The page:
The terms sensor and transducer are frequently used interchangeably, however, there are differences. Going strictly by definition, a transducer is a device that translates primarily nonelectrical quantities into electric signals . Instrument engineers limit the definition to a device used for measurement purposes. In this context, transducers can be used for measuring mechanical, thermal acoustic, optical and electrical quantities.
The basic input block to any sensor is a transducer (often called the sensing element) but the sensor can include far more circuitry to make it useful and easier to interface in an end application. This has led to the terms sensor and sensor system as broader extensions of the sensing element. The terms sensor or sensing node are also commonly used but transducer/transducing node is rarely used even though IEEE standards documents use this terminology.
Many standards organization provide their own definitions for sensors and transducers including American National Standards Institute (ANSI), Instrument Society of America (ISA), the Institute of Electrical and Electronic Engineers (IEEE) (IEEE 1451), and others. In fact, in 1975 ANSI declared that the term transducer was preferred to sensor . However, the producing and using industries almost completely ignored this, so today sensor is used far more commonly than transducer.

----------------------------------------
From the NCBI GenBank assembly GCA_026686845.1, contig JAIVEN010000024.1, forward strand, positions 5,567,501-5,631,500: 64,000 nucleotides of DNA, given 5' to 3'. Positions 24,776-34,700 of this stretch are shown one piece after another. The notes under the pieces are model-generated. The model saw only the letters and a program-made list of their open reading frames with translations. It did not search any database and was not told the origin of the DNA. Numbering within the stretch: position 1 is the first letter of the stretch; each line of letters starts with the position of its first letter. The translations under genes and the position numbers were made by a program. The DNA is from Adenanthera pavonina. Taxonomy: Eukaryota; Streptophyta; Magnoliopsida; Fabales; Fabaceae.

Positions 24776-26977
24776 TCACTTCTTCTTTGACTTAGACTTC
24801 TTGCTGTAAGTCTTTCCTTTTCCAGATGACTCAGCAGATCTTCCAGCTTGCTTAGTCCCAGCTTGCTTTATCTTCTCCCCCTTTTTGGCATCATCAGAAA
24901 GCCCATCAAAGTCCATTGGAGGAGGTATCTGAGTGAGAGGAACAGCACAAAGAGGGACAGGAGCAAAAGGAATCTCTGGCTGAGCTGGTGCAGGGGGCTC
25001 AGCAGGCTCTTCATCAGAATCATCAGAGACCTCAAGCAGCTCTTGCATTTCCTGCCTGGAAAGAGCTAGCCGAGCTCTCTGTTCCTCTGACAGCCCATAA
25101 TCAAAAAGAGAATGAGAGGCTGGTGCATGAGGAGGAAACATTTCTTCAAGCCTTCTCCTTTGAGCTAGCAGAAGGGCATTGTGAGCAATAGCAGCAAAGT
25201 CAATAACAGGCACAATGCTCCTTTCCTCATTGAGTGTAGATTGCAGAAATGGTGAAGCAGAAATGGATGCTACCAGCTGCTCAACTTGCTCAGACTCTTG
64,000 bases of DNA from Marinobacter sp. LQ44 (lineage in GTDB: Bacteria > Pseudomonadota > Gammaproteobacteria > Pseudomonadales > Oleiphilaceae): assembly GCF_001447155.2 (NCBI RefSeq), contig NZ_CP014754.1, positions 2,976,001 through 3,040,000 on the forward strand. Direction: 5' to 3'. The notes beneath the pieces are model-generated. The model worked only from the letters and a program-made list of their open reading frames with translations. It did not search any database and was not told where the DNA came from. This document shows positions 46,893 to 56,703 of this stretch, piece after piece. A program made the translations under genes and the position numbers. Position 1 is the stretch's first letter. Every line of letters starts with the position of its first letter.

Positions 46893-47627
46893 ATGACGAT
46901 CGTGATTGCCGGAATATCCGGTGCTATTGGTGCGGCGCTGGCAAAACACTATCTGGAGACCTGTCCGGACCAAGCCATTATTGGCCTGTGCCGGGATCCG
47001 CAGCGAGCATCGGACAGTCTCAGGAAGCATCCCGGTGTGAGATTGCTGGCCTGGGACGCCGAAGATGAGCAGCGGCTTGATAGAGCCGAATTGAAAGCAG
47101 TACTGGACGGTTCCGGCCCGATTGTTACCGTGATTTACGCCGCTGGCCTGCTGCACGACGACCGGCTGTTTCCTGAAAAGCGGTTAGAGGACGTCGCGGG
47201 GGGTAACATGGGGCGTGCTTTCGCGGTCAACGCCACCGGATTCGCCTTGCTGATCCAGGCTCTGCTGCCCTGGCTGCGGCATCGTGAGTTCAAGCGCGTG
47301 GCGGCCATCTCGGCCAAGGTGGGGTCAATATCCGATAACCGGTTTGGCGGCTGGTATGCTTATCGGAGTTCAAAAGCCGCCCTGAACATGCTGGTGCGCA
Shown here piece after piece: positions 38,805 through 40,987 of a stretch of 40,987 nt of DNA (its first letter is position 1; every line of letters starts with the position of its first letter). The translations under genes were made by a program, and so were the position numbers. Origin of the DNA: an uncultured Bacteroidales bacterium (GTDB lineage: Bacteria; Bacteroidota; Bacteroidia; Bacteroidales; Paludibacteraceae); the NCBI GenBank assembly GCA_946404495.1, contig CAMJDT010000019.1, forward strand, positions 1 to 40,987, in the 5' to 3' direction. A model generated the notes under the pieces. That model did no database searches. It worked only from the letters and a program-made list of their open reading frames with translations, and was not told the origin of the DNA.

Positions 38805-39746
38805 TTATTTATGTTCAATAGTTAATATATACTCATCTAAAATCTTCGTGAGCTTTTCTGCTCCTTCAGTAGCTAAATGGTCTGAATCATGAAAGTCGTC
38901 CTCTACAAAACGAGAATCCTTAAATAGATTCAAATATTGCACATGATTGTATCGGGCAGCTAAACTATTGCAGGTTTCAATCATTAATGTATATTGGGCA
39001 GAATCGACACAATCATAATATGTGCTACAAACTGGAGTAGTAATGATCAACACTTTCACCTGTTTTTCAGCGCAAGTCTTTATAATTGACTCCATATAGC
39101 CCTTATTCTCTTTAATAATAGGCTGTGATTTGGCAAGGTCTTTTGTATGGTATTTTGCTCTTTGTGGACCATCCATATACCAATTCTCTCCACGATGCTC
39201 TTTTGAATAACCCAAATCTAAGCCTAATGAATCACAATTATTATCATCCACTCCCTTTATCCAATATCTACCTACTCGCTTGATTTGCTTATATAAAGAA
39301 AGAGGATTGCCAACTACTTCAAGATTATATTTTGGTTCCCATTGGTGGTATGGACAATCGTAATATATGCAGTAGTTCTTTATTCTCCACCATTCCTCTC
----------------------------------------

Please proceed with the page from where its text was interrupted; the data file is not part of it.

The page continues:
A transducer can also convert an electrical signal into a physical quantity to make an actuator. When this occurs, a transducer is not a sensor. For example, a piezoelectric transducer can be used for actuation and/or sensing purposes. A loudspeaker is also a transducer that convert electrical signals into motion. Its counterpart, the microphone, is a type of pressure sensor/transducer.
- “Section 8: Transducers and Sensors,” Standard Handbook of Electronic Engineering,5th Edition, Donald Christiansen and Charles K. Alexander, McGraw-Hill, 2005.
- “Introduction to Sensors,” https://www.nap.edu/read/4782/chapter/4#10.